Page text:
Urovant, prepping Gemtesa for crowded overactive bladder field, pivots from awareness to branded work

Urovant has been revving up to launch Gemtesa, its first approved med, with an overactive bladder awareness campaign, but now it's shifting into branded-campaign gear—and staffing up in sales along the way.

It'll have its work cut out for it: Gemtesa enters a crowded field led by a fellow beta-3 adrenergic receptor agonist, Astellas’ Myrbetriq.

For several months, Urovant has been running a Bladder Chatter patient community on social media, including Instagram, and tapping the conversation for insights on patient and physician needs. Urovant found, for instance, that many patients don’t go directly to their doctors with their bladder problems; they gather information online first.

“Interestingly, everyone there has been talking about the need for another treatment option for (overactive bladder), and more options for people and for physicians with more challenged patients,” Walt Johnston, executive vice president of commercial, said.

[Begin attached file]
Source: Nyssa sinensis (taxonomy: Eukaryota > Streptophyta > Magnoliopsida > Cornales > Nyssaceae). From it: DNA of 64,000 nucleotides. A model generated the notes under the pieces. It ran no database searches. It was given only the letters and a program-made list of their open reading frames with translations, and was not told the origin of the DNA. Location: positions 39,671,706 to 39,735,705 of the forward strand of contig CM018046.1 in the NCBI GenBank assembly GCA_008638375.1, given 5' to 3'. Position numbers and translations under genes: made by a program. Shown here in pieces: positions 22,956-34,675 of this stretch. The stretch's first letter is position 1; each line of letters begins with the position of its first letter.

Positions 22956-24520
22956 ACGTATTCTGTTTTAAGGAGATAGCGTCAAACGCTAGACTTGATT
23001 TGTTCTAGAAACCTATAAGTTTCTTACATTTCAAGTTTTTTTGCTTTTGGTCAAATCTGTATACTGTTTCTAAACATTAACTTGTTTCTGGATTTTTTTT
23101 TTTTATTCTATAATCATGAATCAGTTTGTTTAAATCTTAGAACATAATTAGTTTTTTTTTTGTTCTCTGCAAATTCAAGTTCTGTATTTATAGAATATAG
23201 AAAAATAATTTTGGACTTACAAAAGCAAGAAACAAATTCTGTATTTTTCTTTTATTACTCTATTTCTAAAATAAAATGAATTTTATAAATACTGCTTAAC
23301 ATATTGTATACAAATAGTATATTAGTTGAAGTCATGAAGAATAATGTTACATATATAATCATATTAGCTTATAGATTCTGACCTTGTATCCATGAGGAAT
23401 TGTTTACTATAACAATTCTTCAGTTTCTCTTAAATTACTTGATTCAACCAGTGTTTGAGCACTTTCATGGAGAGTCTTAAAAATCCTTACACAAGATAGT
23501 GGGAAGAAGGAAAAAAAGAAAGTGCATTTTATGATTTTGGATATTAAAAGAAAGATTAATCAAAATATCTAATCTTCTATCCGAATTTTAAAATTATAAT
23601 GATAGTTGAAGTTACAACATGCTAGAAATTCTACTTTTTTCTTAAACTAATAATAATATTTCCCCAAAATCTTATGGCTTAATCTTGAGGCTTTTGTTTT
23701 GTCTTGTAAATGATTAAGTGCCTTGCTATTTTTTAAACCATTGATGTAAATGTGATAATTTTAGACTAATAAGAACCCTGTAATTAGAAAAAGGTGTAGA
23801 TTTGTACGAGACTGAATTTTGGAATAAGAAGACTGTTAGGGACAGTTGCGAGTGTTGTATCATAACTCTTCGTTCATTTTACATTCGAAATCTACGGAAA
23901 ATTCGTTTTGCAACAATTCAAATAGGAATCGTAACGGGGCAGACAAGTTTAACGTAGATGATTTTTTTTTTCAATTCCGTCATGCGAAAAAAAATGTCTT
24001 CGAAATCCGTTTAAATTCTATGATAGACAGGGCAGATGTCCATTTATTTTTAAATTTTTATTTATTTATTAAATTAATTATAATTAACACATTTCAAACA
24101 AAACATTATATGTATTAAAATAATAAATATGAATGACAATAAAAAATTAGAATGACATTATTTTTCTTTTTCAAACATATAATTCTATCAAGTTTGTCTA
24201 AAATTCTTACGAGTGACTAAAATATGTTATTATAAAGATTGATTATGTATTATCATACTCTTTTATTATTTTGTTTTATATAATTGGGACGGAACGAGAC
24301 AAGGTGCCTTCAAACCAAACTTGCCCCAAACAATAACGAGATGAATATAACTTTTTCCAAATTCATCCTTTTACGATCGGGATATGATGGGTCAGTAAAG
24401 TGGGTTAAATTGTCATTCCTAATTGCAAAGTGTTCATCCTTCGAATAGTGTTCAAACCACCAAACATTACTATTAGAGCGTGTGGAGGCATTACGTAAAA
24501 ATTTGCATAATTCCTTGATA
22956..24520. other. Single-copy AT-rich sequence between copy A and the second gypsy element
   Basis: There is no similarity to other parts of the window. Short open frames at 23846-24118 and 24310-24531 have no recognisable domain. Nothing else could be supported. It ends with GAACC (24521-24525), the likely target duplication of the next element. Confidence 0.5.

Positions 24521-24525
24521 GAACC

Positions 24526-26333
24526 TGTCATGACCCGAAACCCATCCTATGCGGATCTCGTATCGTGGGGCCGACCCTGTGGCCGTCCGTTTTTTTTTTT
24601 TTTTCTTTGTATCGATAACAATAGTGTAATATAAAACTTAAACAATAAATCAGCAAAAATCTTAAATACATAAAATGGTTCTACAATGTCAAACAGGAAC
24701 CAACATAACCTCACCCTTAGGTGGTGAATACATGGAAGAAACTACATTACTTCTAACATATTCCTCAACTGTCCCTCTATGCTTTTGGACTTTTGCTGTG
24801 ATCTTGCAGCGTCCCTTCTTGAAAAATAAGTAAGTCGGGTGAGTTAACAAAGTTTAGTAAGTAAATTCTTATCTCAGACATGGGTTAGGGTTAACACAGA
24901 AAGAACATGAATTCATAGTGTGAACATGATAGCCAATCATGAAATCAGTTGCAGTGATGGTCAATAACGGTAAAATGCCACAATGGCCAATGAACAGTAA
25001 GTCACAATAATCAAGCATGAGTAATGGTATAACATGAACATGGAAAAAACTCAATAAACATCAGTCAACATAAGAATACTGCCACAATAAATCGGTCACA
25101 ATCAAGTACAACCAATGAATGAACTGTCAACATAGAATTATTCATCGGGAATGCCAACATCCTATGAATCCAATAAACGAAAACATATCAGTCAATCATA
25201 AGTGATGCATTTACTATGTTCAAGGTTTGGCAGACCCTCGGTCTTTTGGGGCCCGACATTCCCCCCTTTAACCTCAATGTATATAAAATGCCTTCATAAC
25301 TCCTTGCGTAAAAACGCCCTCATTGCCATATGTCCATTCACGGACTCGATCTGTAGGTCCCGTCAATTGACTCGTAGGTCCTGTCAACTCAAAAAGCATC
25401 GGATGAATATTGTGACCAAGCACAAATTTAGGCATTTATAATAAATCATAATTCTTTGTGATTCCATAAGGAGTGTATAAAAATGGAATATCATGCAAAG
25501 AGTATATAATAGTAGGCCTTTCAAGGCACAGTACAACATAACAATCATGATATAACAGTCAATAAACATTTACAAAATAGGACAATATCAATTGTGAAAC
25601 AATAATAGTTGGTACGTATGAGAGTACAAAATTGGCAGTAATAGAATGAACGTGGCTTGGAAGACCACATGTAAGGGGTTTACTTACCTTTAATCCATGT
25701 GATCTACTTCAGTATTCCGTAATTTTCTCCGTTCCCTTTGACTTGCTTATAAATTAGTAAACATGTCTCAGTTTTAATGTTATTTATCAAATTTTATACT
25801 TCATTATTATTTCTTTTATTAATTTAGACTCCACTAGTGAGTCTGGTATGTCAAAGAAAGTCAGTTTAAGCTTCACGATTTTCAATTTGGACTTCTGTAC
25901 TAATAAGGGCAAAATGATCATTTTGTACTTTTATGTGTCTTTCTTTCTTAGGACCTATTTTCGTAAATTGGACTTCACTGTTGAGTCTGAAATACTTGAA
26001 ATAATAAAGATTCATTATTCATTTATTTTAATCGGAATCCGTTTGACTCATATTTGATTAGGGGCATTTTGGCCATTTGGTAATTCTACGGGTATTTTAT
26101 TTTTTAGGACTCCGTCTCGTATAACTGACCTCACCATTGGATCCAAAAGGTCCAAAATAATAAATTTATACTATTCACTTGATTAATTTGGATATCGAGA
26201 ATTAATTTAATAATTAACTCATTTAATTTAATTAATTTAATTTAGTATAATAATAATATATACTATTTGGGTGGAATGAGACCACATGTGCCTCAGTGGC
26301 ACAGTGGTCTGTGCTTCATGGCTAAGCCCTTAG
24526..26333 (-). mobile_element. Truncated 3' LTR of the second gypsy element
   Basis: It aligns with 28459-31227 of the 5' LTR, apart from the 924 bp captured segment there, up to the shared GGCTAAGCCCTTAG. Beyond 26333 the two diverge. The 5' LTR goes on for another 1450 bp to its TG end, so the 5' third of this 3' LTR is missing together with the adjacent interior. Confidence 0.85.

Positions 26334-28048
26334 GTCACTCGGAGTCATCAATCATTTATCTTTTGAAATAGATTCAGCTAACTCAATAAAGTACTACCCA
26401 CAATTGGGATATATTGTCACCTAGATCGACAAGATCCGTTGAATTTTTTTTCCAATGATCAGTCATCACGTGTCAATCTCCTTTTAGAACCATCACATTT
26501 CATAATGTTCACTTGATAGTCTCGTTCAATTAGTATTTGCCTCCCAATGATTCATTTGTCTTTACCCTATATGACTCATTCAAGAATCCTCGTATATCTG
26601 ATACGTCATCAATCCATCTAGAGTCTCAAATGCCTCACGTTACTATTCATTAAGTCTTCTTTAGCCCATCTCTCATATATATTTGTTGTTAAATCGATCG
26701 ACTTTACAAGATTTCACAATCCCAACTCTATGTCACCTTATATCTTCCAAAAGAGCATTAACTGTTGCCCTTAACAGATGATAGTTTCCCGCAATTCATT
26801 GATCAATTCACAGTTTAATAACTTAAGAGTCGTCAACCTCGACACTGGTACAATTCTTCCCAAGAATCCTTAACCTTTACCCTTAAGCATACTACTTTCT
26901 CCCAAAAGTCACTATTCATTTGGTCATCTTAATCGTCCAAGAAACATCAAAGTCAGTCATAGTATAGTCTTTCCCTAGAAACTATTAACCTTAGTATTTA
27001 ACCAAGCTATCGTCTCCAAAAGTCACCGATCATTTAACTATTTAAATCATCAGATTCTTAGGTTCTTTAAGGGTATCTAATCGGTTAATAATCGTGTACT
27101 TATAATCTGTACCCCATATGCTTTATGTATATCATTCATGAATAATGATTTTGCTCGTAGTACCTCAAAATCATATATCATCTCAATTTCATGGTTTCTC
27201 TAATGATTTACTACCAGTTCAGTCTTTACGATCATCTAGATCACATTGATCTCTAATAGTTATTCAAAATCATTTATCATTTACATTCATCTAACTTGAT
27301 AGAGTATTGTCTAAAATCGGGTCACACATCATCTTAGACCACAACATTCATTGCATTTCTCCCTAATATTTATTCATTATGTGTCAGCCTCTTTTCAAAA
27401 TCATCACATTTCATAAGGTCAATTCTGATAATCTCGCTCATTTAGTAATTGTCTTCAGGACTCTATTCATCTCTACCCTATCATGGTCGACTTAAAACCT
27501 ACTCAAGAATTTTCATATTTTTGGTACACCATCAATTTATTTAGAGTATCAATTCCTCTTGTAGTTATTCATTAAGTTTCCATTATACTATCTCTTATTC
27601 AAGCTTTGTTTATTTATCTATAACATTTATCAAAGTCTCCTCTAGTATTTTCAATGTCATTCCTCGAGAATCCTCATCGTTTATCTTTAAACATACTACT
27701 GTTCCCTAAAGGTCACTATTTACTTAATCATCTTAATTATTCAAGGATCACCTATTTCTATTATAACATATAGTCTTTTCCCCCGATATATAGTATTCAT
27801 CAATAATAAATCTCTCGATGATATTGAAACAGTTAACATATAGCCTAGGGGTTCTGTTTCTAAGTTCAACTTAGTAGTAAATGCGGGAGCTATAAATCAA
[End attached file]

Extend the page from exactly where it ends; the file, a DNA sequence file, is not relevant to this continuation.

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Along with the branded debut set for March, Urovant is building out its sales teams. It has hired 130 specialty reps to reach urologists and specialists and more than 30 long-term care sales reps. Partner pharma company Sunovion will market Gemtesa to primary care physicians.

Gemtesa's target demographic is women aged 50-plus who are already taking a beta-3 drug, but without complete success, Johnston said. Along with Myrbetriq, other drugs in the category include anticholinergic meds now off patent, such as Detrol and Vesicare.

Its chief rival, Myrbetriq, has spent millions since its 2014 launch to raise awareness of the overactive bladder condition and its specific solution. That included a series of national TV ads with a now well-recognized, animated pink bladder character, pulling women by the hand to find a bathroom.

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However, Johnston believes Gemtesa can compete with its faster action and more favorable safety profile. Myrbetriq carries a warning about hypertension.

"The market is competitive, but we're going in with our eyes wide open," he said. "We expect it to be able to compete because there are lots of patients out there who need additional solutions."